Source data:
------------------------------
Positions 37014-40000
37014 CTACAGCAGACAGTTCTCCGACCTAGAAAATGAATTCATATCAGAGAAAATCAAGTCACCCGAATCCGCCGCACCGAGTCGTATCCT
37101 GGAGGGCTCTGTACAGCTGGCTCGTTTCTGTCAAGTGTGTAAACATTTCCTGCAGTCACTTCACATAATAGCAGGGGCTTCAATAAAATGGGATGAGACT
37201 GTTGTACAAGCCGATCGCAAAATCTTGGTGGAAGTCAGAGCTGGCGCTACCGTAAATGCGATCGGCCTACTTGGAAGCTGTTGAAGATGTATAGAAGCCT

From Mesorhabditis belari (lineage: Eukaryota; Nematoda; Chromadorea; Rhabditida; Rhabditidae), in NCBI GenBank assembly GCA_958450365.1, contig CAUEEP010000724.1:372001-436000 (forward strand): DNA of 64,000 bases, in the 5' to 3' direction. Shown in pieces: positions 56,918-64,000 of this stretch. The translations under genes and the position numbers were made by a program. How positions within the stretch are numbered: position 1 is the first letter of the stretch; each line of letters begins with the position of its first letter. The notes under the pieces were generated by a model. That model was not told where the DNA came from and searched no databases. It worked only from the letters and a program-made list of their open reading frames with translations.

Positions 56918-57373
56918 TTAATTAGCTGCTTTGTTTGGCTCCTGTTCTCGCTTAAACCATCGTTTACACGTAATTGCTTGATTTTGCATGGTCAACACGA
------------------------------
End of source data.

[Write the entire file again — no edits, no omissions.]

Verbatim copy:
Positions 37014-40000
37014 CTACAGCAGACAGTTCTCCGACCTAGAAAATGAATTCATATCAGAGAAAATCAAGTCACCCGAATCCGCCGCACCGAGTCGTATCCT
37101 GGAGGGCTCTGTACAGCTGGCTCGTTTCTGTCAAGTGTGTAAACATTTCCTGCAGTCACTTCACATAATAGCAGGGGCTTCAATAAAATGGGATGAGACT
37201 GTTGTACAAGCCGATCGCAAAATCTTGGTGGAAGTCAGAGCTGGCGCTACCGTAAATGCGATCGGCCTACTTGGAAGCTGTTGAAGATGTATAGAAGCCT

From Mesorhabditis belari (lineage: Eukaryota; Nematoda; Chromadorea; Rhabditida; Rhabditidae), in NCBI GenBank assembly GCA_958450365.1, contig CAUEEP010000724.1:372001-436000 (forward strand): DNA of 64,000 bases, in the 5' to 3' direction. Shown in pieces: positions 56,918-64,000 of this stretch. The translations under genes and the position numbers were made by a program. How positions within the stretch are numbered: position 1 is the first letter of the stretch; each line of letters begins with the position of its first letter. The notes under the pieces were generated by a model. That model was not told where the DNA came from and searched no databases. It worked only from the letters and a program-made list of their open reading frames with translations.

Positions 56918-57373
56918 TTAATTAGCTGCTTTGTTTGGCTCCTGTTCTCGCTTAAACCATCGTTTACACGTAATTGCTTGATTTTGCATGGTCAACACGA